dbx manual

1. Setting up the HTML

Before you can do anything with this script, you need to setup the basic HTML.

The core structure

The script does not create the stuctures, it attaches behaviors to existing HTML elements, identified by their class name. There are four basic classes:

The vertical or horizontal container elements around each group of docking boxes (groups)
The docking box elements themselves (boxes)

The element within each box which can be grabbed with the mouse in order to move it (handles); this is also where the buttons which control the open/close behavior(toggles) are inserted, and if used, these toggles are the event-anchor for keyboard navigation.

If toggles are not used, the script will attempt to use the handle itself as the anchor for keyboard navigation; so if you're doing that, the handle should be a focussable element, such as a link or form-element.

The optional content area within each box (content) which is controlled by the show/hide behavior.

Each group container must also have a unique ID, so the overall structure would look something like this:

<element class="dbx-group" id="something">

    <element class="dbx-box">
        <element class="dbx-handle">...</element>
        <element class="dbx-content">

    <element class="dbx-box">
        <element class="dbx-handle">...</element>
        <element class="dbx-content">


And so on. You can have any number of groups, and any number of boxes within each group (except none). The content area is optional, and may not be required for many uses.

There are no restrictions on what core elements you can use here, except: all core elements must be block-level (or have block display). The script will enforce this by applying the correct style properties as each group is initialised, so you don't need to worry about it, merely be aware of it.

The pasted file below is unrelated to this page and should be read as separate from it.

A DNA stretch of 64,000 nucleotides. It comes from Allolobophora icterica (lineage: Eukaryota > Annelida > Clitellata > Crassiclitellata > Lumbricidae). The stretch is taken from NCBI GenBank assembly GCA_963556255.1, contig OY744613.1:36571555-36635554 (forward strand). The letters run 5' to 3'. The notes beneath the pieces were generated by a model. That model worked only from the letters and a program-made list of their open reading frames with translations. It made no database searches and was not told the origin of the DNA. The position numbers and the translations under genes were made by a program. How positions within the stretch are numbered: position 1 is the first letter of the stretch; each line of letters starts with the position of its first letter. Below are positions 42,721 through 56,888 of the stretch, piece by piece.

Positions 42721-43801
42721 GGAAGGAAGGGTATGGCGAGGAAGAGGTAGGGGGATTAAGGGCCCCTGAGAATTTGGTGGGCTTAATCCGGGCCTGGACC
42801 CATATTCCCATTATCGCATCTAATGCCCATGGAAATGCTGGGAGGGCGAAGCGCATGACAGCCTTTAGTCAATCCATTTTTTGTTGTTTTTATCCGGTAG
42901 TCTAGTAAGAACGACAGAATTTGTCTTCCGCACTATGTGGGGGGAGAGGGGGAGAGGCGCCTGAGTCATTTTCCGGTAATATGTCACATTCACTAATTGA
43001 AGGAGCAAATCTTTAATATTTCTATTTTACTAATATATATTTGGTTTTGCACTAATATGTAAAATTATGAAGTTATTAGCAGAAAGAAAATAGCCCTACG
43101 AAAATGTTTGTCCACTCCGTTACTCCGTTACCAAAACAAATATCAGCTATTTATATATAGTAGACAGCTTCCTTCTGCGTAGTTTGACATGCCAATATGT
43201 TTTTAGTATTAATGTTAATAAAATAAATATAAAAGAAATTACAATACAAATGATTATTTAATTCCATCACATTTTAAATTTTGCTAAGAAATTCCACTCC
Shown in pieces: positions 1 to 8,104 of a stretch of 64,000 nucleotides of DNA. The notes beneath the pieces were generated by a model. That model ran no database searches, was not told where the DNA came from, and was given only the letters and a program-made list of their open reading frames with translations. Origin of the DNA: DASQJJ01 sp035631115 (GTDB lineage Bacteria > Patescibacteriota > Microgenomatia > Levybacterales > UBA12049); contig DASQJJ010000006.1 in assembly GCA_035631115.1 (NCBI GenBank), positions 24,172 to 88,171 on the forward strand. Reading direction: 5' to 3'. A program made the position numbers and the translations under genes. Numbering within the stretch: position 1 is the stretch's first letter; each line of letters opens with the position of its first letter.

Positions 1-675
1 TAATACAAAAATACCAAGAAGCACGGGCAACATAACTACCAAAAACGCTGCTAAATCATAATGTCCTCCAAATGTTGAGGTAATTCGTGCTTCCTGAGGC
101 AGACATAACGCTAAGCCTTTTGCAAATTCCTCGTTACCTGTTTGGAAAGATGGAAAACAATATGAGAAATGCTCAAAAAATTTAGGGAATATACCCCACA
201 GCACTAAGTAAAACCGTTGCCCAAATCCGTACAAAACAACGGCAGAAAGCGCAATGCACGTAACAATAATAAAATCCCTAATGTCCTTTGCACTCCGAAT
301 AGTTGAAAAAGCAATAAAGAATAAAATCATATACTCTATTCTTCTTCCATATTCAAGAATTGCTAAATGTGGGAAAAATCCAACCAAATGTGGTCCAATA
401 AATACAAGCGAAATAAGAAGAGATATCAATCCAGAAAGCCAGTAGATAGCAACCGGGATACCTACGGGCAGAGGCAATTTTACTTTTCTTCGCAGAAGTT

But if you need any of these elements to have inline display in IE6, for the sake of a CSS hack to avoid the double-margin float bug, then you can, but only in IE6. To make it apply you will need to use !important so that it overrides the script's setting of block display. Let me re-inforce that you can ONLY DO THIS IN IE6, not in any other browser, because only in IE6 can inline elements behave and be styled like block elements.

Ungrabbable boxes

If you wish, you can specify that individual boxes should be ungrabbable, which means that they can be targets for swap or insertion, but they cannot be grabbed or moved directly. To specify that a box is ungrabbable, add the additional class name "dbx-nograb":

<element class="dbx-box dbx-nograb">

This is intended to be used where a layout requires blank target boxes, to allow you to move objects into apparently empty space. The best elements to use for such targets are links with no href, so that they can't receive the focus, and therefore the user won't even know that anyting's there. For an example of this, please see the Bookshelves demo

Adding toggles manually

The script normally creates the toggles itself (if this feature is enabled). However if you prefer, you can add these elements manually, and the script will bind the necessary event listeners to the toggles that it finds — when a group initializes, it will look for elements inside the handles that have the class name "dbx-toggle", and if found, will defer to these instead of creating its own, for example:

<h3 class="dbx-handle">
    <button class="dbx-toggle"></button>

But you should think carefully before doing this, because toggles have no purpose if scripting is not supported, and are therefore redundent for users who don't have scripting. Nevertheless, you might need to do this to gain more control over the toggles' markup, for example if you need to add additional attributes.

If you want to do this, all you have to remember is the following:

  • they must have the class name "dbx-toggle"
  • they must be children of the "dbx-handle" elements
  • they must be elements which can accept the keyboard focus, such as links or buttons. If they are links, remember that they must have an href value — even if it's a junk value like "#" or "javascript:void(null)" — because links that have no href are not accessible to the keyboard

Writing the CSS framework

dbx manual


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